What motivates your desire to teach online courses, or why do you currently do so? As an educator, I’ve used this question as an opportunity for self-reflection for over a decade now, and I use it to see if I’m adapting to the changing needs of my students. What I’ve discovered is that while technology and classroom tools have evolved, there are some fundamental needs that haven’t. It’s important for online students to know that their online instructor is present, engaged in the class, and accessible. However, despite the fact that this should be a no-brainer, I’m aware of many instructors who only show up to class when it’s absolutely necessary. Do you think students are aware of your demeanour? You can be sure that they want more interaction from the instructor. In the long run, students may come to believe this is what they can expect from an online school if it continues to happen from instructor to instructor.
Who is responsible for fostering a welcoming and nurturing environment for students? Of course, the instructor is the correct answer. By actively engaging in the class, even when the course is already designed, the instructor is able to demonstrate best practises and implement learner-centered strategies. For me, the best strategies were developed through trial and error, based on what worked and what students actually needed to keep progressing academically. All interactions with students are teaching opportunities in and of themselves, so this goes beyond simply being “visible” in the classroom. In the classroom, an instructor’s response to a student’s email or discussion post has meaning and the potential to further engage the learner. A sense of purpose may be gained by employing the following methods in the classroom, as well as furthering your own development as an educator.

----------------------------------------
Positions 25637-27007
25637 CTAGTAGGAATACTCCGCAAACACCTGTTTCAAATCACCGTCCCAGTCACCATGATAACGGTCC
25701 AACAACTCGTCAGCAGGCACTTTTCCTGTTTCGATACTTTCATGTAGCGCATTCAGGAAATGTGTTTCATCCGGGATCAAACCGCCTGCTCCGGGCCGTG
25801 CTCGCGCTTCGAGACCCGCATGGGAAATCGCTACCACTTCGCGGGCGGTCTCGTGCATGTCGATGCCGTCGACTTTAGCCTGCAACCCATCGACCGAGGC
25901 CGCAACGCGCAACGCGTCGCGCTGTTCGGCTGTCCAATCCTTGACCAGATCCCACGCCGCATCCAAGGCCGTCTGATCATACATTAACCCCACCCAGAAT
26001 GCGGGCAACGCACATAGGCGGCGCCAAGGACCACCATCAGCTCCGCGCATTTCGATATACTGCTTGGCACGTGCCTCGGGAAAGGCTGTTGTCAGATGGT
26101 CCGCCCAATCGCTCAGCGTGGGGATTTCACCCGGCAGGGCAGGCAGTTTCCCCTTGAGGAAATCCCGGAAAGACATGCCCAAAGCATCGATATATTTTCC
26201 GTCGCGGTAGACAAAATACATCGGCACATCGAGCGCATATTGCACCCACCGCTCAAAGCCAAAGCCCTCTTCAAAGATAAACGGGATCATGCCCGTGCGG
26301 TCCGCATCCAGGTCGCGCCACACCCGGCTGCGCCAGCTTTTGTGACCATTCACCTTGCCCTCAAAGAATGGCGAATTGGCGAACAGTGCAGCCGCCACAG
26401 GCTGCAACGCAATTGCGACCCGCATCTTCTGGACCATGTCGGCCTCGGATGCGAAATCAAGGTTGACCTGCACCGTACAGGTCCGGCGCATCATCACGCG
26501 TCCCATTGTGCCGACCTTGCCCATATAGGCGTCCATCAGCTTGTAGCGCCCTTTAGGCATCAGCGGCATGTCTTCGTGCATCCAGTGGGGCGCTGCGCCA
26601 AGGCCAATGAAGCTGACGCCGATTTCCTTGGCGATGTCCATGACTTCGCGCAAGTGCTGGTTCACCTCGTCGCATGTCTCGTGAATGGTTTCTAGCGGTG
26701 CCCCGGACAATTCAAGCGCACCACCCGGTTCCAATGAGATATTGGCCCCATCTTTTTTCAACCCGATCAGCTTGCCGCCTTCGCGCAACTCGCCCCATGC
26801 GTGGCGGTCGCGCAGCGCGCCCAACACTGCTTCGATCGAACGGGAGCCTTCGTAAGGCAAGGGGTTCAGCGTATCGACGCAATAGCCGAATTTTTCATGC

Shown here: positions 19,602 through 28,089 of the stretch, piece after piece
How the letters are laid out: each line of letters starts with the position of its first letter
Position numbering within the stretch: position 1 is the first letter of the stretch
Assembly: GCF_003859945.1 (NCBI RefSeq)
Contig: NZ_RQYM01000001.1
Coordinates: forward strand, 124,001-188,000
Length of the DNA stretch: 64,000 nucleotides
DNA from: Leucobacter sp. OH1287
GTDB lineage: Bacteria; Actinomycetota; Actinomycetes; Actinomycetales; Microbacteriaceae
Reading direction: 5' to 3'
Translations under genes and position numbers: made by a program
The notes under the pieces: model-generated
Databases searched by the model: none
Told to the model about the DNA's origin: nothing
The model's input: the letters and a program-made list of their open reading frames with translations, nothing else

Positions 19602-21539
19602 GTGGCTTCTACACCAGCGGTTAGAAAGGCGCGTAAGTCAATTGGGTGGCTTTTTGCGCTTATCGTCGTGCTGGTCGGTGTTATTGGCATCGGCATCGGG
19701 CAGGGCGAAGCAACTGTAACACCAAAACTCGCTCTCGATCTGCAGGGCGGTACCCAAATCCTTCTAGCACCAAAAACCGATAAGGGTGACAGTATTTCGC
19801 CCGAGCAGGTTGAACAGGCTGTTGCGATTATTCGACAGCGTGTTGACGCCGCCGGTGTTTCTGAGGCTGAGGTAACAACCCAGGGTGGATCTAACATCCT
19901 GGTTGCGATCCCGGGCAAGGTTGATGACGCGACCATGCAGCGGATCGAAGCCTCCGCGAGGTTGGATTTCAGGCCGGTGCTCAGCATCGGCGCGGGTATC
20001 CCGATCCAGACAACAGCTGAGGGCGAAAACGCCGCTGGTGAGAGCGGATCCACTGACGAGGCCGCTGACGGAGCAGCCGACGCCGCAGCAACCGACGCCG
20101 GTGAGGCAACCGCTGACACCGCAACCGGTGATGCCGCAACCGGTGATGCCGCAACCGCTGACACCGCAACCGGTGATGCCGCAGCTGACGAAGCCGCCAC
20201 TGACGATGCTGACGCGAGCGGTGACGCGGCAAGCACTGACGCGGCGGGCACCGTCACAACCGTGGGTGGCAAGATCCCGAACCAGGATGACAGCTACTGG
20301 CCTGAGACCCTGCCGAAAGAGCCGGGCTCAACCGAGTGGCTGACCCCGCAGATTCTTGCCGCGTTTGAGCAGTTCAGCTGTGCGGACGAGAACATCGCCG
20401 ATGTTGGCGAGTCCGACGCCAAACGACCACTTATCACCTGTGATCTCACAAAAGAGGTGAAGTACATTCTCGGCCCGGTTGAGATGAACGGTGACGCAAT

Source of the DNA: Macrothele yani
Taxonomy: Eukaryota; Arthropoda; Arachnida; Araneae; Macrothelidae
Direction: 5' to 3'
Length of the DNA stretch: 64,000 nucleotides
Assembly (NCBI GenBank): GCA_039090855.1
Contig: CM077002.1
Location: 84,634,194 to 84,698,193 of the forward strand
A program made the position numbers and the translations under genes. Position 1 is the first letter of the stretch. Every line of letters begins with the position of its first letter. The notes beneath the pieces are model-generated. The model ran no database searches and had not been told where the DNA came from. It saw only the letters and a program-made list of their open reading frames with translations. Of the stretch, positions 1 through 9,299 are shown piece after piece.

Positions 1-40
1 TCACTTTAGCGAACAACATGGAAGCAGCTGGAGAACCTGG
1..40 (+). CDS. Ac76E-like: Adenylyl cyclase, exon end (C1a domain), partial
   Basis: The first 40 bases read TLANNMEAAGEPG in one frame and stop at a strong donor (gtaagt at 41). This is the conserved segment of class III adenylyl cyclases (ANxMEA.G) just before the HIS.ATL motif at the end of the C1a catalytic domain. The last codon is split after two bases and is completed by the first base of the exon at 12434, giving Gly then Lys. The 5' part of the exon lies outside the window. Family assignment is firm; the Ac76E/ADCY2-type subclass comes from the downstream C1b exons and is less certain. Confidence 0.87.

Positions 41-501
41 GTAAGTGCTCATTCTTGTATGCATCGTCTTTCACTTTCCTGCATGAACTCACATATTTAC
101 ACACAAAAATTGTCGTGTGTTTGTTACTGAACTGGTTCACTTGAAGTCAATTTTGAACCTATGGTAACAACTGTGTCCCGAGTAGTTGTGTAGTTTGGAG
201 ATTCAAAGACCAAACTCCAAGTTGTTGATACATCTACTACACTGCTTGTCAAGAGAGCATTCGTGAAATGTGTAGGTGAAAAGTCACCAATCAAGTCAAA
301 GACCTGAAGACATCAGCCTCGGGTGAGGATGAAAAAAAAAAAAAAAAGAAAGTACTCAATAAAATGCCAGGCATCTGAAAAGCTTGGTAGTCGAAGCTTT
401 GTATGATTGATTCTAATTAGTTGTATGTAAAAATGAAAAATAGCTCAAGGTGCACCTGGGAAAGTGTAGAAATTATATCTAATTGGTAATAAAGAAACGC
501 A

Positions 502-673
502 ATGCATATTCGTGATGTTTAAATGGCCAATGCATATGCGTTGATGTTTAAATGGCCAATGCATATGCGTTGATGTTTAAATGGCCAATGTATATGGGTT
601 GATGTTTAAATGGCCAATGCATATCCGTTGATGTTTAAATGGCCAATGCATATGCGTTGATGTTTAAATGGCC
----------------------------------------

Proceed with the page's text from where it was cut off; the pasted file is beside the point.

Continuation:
The Power of Words
Be careful about what you post, tweet, or email.. What an online instructor needs to keep in mind when interacting with their students is this: Not living in fear is the answer, but being aware of and considerate of the needs of those who are submitting written work, posting messages on discussion boards, or sending emails is. That person, whose words those are, has hopes, dreams, and fears of their own. However, you must look beyond the words and try to decipher what they mean, what they are trying to convey, and what they are trying to ask you. Even if you don’t understand, have a negative emotional reaction, or need more clarification, you should still respond or follow up with a sense of care for the person to whom the message is addressed. In order to use your communication effectively, you must maintain a neutral stance, as your words have tremendous power and cannot be retracted once they are written, posted or even sent. Never send an email when you’re in a frenzied state of mind; instead, take your time, think things through, make a draught, and then take a break. Your interactions will be more productive and less stressful if you can keep your emotions in check.
a lack of direct communication
In a traditional classroom, regardless of the instructor’s mood, there is a physical presence established. Learners can feel the presence, regardless of whether or not they’re excited about what they’re learning or if they’re just trying to get through what’s required. The learning management system (LMS) used by many online schools has advanced significantly in terms of interactivity over the past few years. Rather than a dynamic person who is constantly on the move and ready to engage, the online class has the feel of a static experience. When there is no direct contact, this presents a new challenge in creating a sense of presence. Therefore, online teaching should not only focus on the technical aspects of managing classrooms and completing required tasks, but also on how to make the learning experience more personable.